I’m not surprised by this design making the list, since Norah Gaughan is the queen of texture.  The shape of this one is very simple; in fact it is rather shapeless and boxy (which happens to be big news in the knitting world right now).  But the asymetrical cables are mesmerising, as they shift and flow across the space.  If you’ve ever been in shifting sand, you can definitely see how this pullover got its name.

Nisaba by Asja Janeczek:


© Whiteberry

This cowl pattern has a rich, luscious texture.  It is named after the Sumerian goddess of grain and harvest and was inspired by memories of traipsing through grain fields.  This first attracted my attention with its gorgeous juxtaposition between the three dimensional, undulating cable patterns and the flat sections worked in garter stitch with short row shaping.  Having a daughter who studies ancient Sumerian, the name kept my attention focused.

Firenze by Irina Anikeeva


© Irina Anikeeva

This simple pullover with a great cabled yoke jumped out at me.  I love that it is in sportweight rather than worsted, and looks both sophisticated and casual.  I think this could be dressed up or down, and would look great in neutrals or jewel tones.  (I am thinking about a rich yellow-gold.)  It’s knit top-down with the increases ingeniously incorporated into the cables.  This would be a quick and satisfying knit.

The Beauceron by Designs by Delz


© Designs by Delz

I am always on the lookout for great menswear.  This is only the second pattern published (on Ravelry) by Vincent, the designer behind Designs by Delz.  I will definitely be keeping an eye on his work.  One might think that I am squeaking by here on the “texture” label, but in fact the colourwork on the yoke of this pullover combines slip stitches and purls, resulting in a beautiful subtle texture that highlights the lovely colourwork.  While I classified this as menswear, it is a great unisex piece; see the pattern page for an example worn by a woman.

I’m still chugging along on the Falkenburg jacket – sleeves in seed stitch with size 2 needles take a very long time to knit.  I have about 6 inches of the second sleeve still to go.  Have a good weekend and don’t forget to add some texture to your next order!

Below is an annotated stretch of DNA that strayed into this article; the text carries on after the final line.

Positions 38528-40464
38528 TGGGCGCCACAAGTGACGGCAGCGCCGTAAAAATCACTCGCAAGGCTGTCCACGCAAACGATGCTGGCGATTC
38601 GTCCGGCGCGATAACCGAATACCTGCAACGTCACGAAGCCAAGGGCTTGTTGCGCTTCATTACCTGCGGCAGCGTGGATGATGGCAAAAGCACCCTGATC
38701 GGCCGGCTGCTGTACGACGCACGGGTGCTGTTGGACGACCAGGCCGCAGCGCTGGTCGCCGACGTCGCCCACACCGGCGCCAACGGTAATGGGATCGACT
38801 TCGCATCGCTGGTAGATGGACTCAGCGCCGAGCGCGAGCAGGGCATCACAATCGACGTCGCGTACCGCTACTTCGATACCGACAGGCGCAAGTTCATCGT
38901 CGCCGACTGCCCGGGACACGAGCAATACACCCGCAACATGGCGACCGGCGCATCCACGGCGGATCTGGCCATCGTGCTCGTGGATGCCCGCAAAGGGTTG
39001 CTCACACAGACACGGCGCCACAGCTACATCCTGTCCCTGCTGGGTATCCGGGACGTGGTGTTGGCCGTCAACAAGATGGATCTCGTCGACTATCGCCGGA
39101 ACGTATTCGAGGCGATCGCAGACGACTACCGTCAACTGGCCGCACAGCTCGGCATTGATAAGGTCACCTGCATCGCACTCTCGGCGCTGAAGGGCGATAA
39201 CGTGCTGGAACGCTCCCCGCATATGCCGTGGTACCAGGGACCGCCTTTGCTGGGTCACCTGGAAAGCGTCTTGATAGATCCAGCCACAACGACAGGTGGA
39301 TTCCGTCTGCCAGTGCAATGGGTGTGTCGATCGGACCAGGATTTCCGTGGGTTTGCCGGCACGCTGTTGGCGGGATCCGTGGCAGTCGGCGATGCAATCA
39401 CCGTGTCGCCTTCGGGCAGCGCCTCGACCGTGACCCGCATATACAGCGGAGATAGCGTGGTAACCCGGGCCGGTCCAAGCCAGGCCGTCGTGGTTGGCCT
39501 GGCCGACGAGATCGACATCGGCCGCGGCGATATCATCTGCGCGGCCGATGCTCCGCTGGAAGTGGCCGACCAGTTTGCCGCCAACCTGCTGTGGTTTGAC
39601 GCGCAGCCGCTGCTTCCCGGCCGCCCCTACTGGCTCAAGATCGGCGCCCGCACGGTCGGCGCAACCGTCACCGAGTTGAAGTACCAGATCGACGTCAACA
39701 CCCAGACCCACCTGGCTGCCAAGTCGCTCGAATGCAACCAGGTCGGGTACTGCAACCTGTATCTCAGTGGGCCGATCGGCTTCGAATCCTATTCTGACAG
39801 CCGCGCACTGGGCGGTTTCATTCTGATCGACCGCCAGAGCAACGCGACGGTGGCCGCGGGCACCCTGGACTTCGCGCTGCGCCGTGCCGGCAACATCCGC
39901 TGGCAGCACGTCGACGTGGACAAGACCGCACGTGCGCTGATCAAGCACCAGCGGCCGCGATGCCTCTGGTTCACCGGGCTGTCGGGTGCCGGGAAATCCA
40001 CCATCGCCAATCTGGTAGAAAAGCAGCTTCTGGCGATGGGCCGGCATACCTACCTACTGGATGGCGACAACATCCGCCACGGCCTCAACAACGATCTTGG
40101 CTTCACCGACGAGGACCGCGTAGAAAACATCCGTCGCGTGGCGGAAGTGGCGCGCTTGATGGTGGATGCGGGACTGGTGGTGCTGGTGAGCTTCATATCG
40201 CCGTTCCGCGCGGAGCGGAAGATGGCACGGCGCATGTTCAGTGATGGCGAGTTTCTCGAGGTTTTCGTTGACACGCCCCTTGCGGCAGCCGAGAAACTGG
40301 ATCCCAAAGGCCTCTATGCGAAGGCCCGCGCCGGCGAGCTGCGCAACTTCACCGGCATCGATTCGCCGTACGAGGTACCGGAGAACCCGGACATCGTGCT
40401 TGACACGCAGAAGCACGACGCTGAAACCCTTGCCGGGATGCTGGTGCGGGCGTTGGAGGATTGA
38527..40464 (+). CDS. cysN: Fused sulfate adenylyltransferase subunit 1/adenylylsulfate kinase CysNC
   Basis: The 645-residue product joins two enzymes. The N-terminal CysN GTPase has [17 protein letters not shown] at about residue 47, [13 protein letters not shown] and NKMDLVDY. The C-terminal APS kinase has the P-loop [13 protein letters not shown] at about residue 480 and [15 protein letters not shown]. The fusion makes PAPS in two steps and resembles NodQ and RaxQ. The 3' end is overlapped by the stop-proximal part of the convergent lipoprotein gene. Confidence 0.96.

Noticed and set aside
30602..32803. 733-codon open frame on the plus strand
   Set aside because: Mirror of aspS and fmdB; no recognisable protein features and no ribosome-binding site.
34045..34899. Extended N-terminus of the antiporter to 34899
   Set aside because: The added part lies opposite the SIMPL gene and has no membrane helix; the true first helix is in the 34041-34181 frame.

(By the way, this is my 400th post!  Who would have guessed I would still be doing this?)

Numbers don’t lie

I have made some progress on my Match and Move shawl.  It is very mindless, easy knitting that nonetheless keeps one interested, particularly as the stripes introduce beautiful transitions.


However, there is one big problem.  The shawl has a construction in two parts.  The first part increases on both sides, widening out from the narrow point, and the second part changes up the pattern of increases and decreases to give the shawl its distinctive shape.


© Martina Behm

Martina Behm clearly states in the instructions that you can make the first part as long or as short as you wish, but you must not use up more than one third of each colour of yarn before transitioning to Part 2.  Easy peasy, no?

But what happens when you are knitting in a hotel room on the other side of the globe, and have no scale to weigh your yarn?  And furthermore, the shawl is looking very small to you, even if you are too lazy to transfer it off the needle and make a proper measurement?  Wouldn’t you be tempted to add one more stripe before swiching to Part 2?


The pattern calls for two colours, and each stripe is 48 rows long (or 24 garter ridges).  Because I am knitting with three colours, I made each stripe 32 rows long (or 16 garter ridges). In the original pattern, the pattern switches from Part 1 to Part 2 after the fourth stripe (two of each colour), so I should have switched after the 6th stripe (two of each colour). This would have been after the grey stripe on the bottom of the above photo.  As you can see, I switched after the green stripe (which was the third stripe in green).

I argued with myself that (1) since I started the shawl with green, I should be able to squeeze an extra stripe out of the green despite what the instructions very clearly state, (2) I was probably underestimating the number of grams remaining and should therefore just carry on blithely knitting in the hopes that it all works out in the end, and (3) the designer was probably being overly cautious in her calculations so that if anyone were stupid enough to play yarn chicken (AHEM!) they would still come out okay.

To make matters worse, after I got home and had access to my scale, I continued to delude myself to the fact that I could squeeze out the stripes to finish the pattern, even when the numbers clearly didn’t support this!  Why?  Because (1) I am delusional, and (2) surely numbers lie.

Now, sadly, I have come to the conclusion that numbers don’t lie.  Ripping to commence soon.